"Go home, you're making Prince Scott fret and write sad letters to Princess Allison," Princess Lydia said the next day. She was wearing a blouse and skirt of plain, sensible fabric, and there was dust smudged on her knees.
Stiles sighed. He was plainly dressed as well, but at least he was clean, even if his shirt hadn't quite dried before he dressed and his back felt rather clammy. "Does the dragon have a scrying mirror?"
"I don't need a scrying mirror for that," Princess Lydia said. "Derek does, however, have an extensive library, which I am presently organizing."
"Oh?" Stiles said, interest piqued. "Can I borrow a book?"
Princess Lydia sighed. "You're not going to rescue me, and you certainly can't rescue Derek's library."
"You're very constant in your devotion," Derek the dragon said during week number four. "Dragons are the same. We hoard."
"Are you hoarding Princess Lydia?" Stiles said. A fair question: Princess Lydia had hair like rose gold, skin like porcelain, and eyes like agate. She was exceedingly precious.
Derek snorted, little grey puffs of smoke. "The opposite," he said. "She's organized everything in my den. I can't find a thing. I'm ready to send her to my sister—"
"I HEARD THAT," Princess Lydia's voice echoed from the still maw of the cave.
"—who has a larger, better appointed library," Derek continued.
"I have a library," Stiles said. "The finest in my kingdom. And we have treasury enough that Princess Lydia wouldn't lack for—"
Princess Lydia came out of the cave. She was wearing her tunic and leggings again today, and her hair was up in a braid that crowned her head. There was a hefty book in her arms with a worn leather binding. "It's not you, Prince Stiles," she said. "I want to be a scholar and have adventures, so I'm doing what I must."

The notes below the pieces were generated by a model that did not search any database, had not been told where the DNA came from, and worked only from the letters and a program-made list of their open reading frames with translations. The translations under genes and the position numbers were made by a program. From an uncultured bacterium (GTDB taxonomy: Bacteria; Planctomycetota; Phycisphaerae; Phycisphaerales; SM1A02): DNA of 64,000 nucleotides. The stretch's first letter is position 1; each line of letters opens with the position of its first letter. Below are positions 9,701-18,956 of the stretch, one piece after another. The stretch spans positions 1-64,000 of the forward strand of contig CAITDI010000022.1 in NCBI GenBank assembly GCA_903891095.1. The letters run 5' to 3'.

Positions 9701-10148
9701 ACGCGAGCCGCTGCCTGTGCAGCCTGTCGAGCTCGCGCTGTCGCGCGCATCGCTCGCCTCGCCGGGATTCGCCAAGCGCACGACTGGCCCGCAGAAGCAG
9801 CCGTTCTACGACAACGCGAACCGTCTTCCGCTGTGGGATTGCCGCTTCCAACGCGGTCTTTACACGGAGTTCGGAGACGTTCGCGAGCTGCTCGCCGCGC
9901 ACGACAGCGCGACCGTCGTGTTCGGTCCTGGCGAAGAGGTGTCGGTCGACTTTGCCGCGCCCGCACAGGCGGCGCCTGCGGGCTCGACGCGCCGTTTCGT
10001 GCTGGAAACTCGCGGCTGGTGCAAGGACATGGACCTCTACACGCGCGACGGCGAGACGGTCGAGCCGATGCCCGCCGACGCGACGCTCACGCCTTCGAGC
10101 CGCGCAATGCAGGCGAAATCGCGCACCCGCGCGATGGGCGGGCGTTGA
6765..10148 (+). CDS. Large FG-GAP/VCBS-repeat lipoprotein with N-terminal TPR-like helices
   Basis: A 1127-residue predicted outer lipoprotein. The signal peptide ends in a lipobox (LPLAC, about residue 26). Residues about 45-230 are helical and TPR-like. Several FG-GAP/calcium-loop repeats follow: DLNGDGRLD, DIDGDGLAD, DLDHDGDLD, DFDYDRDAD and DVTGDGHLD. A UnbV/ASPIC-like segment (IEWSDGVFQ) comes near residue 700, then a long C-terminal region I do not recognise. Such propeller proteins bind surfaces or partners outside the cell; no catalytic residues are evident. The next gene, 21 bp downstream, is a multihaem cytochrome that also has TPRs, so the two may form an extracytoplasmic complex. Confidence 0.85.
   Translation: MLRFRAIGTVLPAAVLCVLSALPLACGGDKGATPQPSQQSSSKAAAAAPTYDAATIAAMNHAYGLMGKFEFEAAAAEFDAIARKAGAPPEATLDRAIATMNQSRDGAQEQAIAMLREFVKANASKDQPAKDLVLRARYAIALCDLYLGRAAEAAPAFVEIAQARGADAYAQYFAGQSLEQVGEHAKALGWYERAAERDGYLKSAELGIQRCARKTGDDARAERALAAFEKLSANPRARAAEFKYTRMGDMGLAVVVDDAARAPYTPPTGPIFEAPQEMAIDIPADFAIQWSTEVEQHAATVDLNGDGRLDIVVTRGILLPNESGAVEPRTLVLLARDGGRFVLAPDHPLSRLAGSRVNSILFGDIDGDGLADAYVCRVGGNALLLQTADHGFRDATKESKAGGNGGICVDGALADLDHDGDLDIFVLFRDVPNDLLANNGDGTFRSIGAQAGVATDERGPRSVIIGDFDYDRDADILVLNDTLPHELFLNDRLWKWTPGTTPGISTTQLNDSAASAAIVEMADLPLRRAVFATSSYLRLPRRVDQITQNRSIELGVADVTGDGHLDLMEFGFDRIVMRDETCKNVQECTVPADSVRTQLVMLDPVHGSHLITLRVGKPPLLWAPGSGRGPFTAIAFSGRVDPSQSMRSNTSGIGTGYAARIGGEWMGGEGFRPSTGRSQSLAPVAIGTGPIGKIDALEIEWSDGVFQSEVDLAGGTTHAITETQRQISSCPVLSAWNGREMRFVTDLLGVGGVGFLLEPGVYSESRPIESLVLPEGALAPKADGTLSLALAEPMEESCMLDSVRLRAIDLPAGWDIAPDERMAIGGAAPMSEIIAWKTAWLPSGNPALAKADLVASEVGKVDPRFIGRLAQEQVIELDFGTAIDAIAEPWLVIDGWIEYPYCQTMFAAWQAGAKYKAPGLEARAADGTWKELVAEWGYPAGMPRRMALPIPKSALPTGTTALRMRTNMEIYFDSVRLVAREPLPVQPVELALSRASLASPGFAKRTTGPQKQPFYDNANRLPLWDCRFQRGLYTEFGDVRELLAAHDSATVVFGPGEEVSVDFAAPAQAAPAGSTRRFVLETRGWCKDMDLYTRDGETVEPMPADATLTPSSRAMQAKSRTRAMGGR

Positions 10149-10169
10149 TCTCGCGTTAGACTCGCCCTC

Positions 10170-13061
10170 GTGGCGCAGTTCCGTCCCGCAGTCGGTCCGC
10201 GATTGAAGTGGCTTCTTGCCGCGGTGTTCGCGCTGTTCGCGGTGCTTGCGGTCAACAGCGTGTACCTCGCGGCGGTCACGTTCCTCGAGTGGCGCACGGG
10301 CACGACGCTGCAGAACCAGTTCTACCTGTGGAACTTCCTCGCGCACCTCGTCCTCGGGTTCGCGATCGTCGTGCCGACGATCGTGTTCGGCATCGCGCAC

"Do you think I'd keep you from your studies?" Stiles said while Derek spread his wings and made an unnecessarily dramatic exit. "Do you think I—I love that about you, that you're so intelligent, so clever. I—"
"I don't want to be a princess," Lydia said, smiling sadly. "Not yours, not anyone's. I'll have to be queen of my own kingdom eventually, but not for a good long while."
"Oh," Stiles said.
It wasn't like Stiles to give up on anything or anyone, especially not someone he'd wanted and cherished so long as he had Princess Lydia. However, the same flame of devotion that had nourished Stiles's heart all these years forbade him from impeding her happiness. Princess Lydia didn't want him or anyone else, because no one could give her the freedom she needed, whatever gold and diamonds and titles they could lay at her feet. There was nothing Stiles could do but respect that. So he moped around the forest for a few more days before packing up his camp, saddling his horse, and preparing for the journey home.
"Princess Lydia?" he said when he came to the cave to say goodbye.
"She isn't here," a familiar voice said. "She's gone to stay with my sister, King Laura."
"King?" Stiles said. "Does that make you a Prince?"
"It's a job title," Derek said as he stepped out of the shadows.
Derek was in his human form, which Stiles had never seen before—he'd never met a dragon before Derek, either—and he was as handsome as Princess Lydia was beautiful. His hair was dark and wavy, his skin ivory pale, and his eyes the cool green of his scales. When Derek smiled, Stiles could see the little crooked bunny teeth in his mouth, a contrast to his usual gnashing white fangs that did funny things to Stiles's stomach. "Um."
"I'd like to hoard you," Derek said.
Stiles gulped. "I don't know, I just got out of a relationship—"
Derek rolled his eyes. "That wasn't a relationship, you were obsessed with her. And we don't—you could maybe help me out here, for now, just—"
"You said Princess Lydia organized everything," Stiles said suspiciously.
"I might need some help un-organizing," Derek said.
"Is there room for a dragon in the castle?" Stiles asked his father the King when he came home for Prince Scott and Princess Allison's wedding. "Maybe a cavern or an empty ballroom or a wine cellar somewhere?"
The King sighed. "Son," he said, gesturing the wedding feast spread between them. "Finish your dinner."